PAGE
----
“How much time do you spend worshipping in your church service?” This question was posed recently to one of our members. He responded by saying, “About an hour and a half.” The other person was stunned. “Oh my gosh, how long is your service?” Our member responded by saying, “About an hour and a half.” It is common today, especially amongst Evangelicals, to refer to the singing portion of the church service as “worship.” As Anglicans, we view the entirety of our church service as worship. Prayer, Scripture reading, listening, receiving communion, and yes, music are all part of our service of worship to God.
One of the things I’ve always loved about the Anglican Church is that music is not a “part” of the service, but rather it is used throughout our worship. Not only do we have our hymns and songs of praise, we also have what is known as “service music.” While the hymns tend to change from week to week, the service music often stays the same. For example, the Gloria or Trisagion at the beginning of the service is typically the same piece of music every week, as is the Sanctus (Holy, holy, holy) and the Agnus Dei (Lamb of God) during the Eucharistic Prayer.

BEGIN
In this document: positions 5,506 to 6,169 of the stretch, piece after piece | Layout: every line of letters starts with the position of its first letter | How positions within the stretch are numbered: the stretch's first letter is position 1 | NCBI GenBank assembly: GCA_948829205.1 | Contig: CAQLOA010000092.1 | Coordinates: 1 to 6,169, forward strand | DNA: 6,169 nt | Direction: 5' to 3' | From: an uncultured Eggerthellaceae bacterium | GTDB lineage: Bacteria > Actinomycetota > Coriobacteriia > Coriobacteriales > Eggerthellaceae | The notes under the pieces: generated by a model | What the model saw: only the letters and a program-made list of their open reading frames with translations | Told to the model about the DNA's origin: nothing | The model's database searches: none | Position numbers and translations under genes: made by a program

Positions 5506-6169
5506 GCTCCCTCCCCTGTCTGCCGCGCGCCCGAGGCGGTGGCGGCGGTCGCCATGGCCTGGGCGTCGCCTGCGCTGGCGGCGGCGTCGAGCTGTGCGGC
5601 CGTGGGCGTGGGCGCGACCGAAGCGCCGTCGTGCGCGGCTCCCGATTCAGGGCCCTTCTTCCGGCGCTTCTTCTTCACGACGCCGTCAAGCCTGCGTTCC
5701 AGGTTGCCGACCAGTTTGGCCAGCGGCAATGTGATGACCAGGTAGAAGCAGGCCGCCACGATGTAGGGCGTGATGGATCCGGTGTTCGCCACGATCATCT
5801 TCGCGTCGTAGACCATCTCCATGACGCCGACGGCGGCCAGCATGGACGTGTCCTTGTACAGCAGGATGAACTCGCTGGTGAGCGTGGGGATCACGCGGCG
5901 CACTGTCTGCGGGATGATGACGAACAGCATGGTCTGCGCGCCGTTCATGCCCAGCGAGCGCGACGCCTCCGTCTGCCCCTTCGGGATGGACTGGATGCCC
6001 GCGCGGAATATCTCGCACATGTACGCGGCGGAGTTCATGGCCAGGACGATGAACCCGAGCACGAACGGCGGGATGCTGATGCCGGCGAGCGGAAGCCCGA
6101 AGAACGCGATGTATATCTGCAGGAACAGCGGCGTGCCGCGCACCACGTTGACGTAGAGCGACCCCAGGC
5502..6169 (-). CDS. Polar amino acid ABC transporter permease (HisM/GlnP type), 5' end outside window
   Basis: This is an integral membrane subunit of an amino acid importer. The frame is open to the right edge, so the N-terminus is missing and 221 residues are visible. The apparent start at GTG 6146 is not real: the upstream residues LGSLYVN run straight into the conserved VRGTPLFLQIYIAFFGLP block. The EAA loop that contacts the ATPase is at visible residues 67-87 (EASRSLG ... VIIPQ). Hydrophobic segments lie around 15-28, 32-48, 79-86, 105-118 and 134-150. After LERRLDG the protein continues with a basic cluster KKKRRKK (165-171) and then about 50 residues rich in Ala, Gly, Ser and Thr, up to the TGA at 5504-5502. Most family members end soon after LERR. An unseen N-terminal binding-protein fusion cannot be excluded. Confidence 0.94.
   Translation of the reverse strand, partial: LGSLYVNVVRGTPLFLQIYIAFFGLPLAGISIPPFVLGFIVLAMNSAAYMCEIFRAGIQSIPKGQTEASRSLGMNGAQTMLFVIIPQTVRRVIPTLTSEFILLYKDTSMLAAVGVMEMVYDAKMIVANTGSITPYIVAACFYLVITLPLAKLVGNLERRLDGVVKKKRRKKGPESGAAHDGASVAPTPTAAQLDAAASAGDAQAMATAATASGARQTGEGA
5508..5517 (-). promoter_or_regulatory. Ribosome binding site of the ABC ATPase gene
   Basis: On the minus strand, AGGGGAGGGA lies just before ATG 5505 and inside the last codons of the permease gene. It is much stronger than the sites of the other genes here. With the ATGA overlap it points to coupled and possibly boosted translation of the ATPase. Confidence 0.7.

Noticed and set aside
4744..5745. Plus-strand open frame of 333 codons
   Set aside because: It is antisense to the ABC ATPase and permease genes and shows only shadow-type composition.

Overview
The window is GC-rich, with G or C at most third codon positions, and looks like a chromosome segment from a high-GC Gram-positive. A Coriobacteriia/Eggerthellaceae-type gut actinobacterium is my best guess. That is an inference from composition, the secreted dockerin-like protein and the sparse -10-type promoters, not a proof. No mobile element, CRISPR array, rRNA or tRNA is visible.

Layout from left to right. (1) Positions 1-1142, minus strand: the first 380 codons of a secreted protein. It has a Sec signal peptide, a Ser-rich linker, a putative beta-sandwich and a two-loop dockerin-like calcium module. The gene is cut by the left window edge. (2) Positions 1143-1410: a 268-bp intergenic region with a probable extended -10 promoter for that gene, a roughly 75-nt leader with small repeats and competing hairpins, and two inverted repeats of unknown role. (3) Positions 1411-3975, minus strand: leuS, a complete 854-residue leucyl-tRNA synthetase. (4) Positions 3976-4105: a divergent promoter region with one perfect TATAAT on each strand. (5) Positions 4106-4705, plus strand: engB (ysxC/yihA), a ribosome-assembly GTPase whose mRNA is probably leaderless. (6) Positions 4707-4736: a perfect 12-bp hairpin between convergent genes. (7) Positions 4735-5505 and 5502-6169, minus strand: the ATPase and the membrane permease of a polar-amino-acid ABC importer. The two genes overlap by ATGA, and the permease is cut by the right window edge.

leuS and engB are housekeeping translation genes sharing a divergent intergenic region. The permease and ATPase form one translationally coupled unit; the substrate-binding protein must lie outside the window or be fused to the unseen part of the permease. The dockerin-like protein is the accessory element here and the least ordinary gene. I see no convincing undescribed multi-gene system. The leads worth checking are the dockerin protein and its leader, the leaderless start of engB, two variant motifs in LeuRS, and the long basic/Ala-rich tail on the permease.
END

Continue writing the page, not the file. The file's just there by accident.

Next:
While many of us appreciate having familiar service music every week, it does have a tendency to become stale over time. To protect against this danger, many Anglican churches will change up their service music for different seasons. In that same spirit, we will be doing some different things musically this Lent, beginning on Sunday, March 10th. Since change that is unexpected and unexplained can be difficult, I would like to take this opportunity to explain these changes to you.
The Rev. Eric Zolner
Father Eric is a 3rd generation Anglican and the Rector of All Saints Anglican Church in Springfield, MO.